threatening to school personnel, and that the
child was in fear for his safety. The child
expressed his feeling that his father would
beat him if he went home. The child
threatened to run away if he was made to
return to the father's home. On this occasion,
the father was verbally abusive to the child,
as well as school personnel.
8. It is apparent that the child is
genuinely afraid of his father.
9. Mr. S. was particularly abusive to
Donna Rollins [sic], the School Counselor, on
this occasion. During the October, 2006
incident, [I.D.S.] told Ms. Rollins, [sic] and
the Court so finds, that his father would kill
him by beating him to death; and that his
father had hurt him before.
Based on these findings, among others, the trial court
concluded that I.D.S. has been the subject of inappropriate
discipline by his father, has lived in an environment that is
injurious to his welfare, and is a neglected juvenile, as that term
is defined by N.C. Gen. Stat. § 7B-101 (2005). The trial court
ordered that legal and physical custody be placed with DSS, with
conditional placement of the child with his mother.
On appeal, respondent-father contends that: (1) aspects of
findings of fact numbers 7-11 are not supported by competent
evidence of record; and (2) the trial court erred in concludingthat I.D.S. is a neglected juvenile, as defined by N.C. Gen. Stat.
§ 7B-101(15). Respondent-father challenges findings of fact
numbers 10 and 11 on the basis that they are supported by
inadmissible hearsay statements; however, because respondent-father
failed to specifically object to these statements when they were
made, he waived his right to raise these issues on appeal, and we
need not address them. See N.C. R. App. P. 10(b)(1).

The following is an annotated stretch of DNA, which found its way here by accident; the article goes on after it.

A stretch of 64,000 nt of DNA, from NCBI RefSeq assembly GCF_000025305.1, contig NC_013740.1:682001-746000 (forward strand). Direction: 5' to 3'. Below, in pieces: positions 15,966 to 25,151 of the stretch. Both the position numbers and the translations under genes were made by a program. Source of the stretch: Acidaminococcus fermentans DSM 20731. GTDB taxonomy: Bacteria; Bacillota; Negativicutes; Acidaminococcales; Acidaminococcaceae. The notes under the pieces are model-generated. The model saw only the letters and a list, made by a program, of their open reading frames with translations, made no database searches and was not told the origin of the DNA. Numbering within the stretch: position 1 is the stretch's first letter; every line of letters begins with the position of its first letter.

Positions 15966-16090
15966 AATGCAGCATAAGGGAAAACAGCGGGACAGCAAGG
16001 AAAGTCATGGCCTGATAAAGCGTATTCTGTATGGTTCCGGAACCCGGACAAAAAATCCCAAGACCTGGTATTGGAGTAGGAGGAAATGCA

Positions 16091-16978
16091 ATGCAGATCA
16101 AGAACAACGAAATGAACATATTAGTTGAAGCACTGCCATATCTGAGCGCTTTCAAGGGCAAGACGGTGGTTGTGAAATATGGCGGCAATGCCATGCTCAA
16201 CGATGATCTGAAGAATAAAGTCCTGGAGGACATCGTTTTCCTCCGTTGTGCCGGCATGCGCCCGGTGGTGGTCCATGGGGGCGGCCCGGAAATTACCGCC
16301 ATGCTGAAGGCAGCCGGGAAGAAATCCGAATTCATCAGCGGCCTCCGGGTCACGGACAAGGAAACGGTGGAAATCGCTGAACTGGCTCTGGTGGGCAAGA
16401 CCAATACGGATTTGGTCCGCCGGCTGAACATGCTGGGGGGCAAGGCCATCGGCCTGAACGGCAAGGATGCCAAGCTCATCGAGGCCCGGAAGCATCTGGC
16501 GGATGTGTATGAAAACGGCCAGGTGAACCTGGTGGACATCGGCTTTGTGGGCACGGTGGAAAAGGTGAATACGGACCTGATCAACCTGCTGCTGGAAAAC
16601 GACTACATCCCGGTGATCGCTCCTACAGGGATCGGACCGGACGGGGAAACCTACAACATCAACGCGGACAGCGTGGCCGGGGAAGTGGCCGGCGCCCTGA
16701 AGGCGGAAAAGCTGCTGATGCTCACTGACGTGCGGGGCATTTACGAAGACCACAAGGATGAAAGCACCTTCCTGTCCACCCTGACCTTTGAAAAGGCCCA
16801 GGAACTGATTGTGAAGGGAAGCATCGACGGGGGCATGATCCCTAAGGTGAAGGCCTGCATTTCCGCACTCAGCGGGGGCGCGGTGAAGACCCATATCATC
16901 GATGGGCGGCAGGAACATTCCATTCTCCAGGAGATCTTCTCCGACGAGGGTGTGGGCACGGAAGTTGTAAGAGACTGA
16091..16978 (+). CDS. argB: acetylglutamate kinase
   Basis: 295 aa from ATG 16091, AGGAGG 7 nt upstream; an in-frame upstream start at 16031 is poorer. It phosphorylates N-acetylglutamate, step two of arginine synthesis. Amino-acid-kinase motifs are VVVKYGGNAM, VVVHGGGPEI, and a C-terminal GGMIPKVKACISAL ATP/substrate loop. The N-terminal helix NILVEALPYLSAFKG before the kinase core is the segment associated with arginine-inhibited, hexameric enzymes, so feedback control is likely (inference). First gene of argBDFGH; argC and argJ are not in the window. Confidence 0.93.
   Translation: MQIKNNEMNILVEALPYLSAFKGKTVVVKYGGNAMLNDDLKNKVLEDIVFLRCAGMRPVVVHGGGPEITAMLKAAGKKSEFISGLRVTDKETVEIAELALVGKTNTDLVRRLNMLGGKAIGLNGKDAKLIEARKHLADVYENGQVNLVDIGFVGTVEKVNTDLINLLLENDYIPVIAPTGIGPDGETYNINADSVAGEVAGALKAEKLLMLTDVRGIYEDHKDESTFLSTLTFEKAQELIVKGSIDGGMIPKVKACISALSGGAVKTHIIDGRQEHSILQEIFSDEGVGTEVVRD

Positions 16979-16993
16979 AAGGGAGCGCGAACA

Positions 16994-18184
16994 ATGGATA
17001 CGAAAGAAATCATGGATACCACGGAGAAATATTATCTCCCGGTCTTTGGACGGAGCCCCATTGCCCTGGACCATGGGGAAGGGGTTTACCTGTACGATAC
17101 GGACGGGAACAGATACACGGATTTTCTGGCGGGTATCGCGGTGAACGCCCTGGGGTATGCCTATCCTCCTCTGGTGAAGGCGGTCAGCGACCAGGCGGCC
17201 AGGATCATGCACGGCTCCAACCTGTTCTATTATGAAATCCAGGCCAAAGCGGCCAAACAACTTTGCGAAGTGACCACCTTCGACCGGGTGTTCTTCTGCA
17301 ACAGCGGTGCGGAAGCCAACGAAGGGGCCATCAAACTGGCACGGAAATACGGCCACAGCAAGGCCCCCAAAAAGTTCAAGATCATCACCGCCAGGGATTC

The role of this Court in reviewing an adjudication of neglect
and abuse is to determine (1) whether the findings of fact are
supported by 'clear and convincing evidence,' and (2) whether the
legal conclusions are supported by the findings of fact[.] In re
Gleisner, 141 N.C. App. 475, 480, 539 S.E.2d 362, 365 (2000)
I. Findings of Fact
Allegations of neglect must be proved by clear and convincing
evidence. N.C. Gen. Stat. § 7B-805 (2005). Clear and convincing
evidence 'is greater than the preponderance of the evidence
standard required in most civil cases.' It is defined as 'evidence
which should fully convince.' In re Smith
, 146 N.C. App. 302,
304, 552 S.E.2d 184, 186 (2001) (citations omitted). 'In a ...
neglect adjudication, the trial court's findings of fact supported
by clear and convincing competent evidence are deemed conclusive,
even where some evidence supports contrary findings.' In re
, 177 N.C. App. 745, 748, 630 S.E.2d 33, 35 (2006) (citation
omitted). Respondent-father first asserts that the last line of finding
of fact number 7, that respondent-father was verbally abusive to
I.D.S. and school personnel, is not based on clear and convincing
evidence. We disagree.
Ms. Hemric, the assistant principal, testified that
respondent-father was very agitated during their phone
conversation, that he used profanity, and that he hung up on her.
Further, Ms. Hemric testified that during his exchange with I.D.S.
at the meeting, respondent-father's behavior--leaning on the table
and standing up at various points--was very aggressive. There is
evidence in the record that despite not seeing I.D.S. in three
weeks, respondent-father immediately scolded the child for
temporary markings of a phone number on the child's arm and that
throughout the meeting I.D.S. submissively kept his head down and
avoided eye contact with respondent-father. Finally, the evidence
shows that when respondent-father accidently bumped his own head
into the side of a door on the way out of the meeting, respondent-
father immediately turned back into the room and blamed I.D.S. for
his injury. We conclude that clear and convincing evidence
supports the trial court's finding that respondent-father was
verbally abusive to I.D.S. and school personnel.
Respondent-father next asserts that finding of fact number 8,
that I.D.S. is genuinely afraid of his father, is not supported by
competent evidence because I.D.S. did not testify at the hearing
and the trial court had no opportunity to assess I.D.S.'s
credibility. We disagree. Here, the trial court heard testimony from the assistant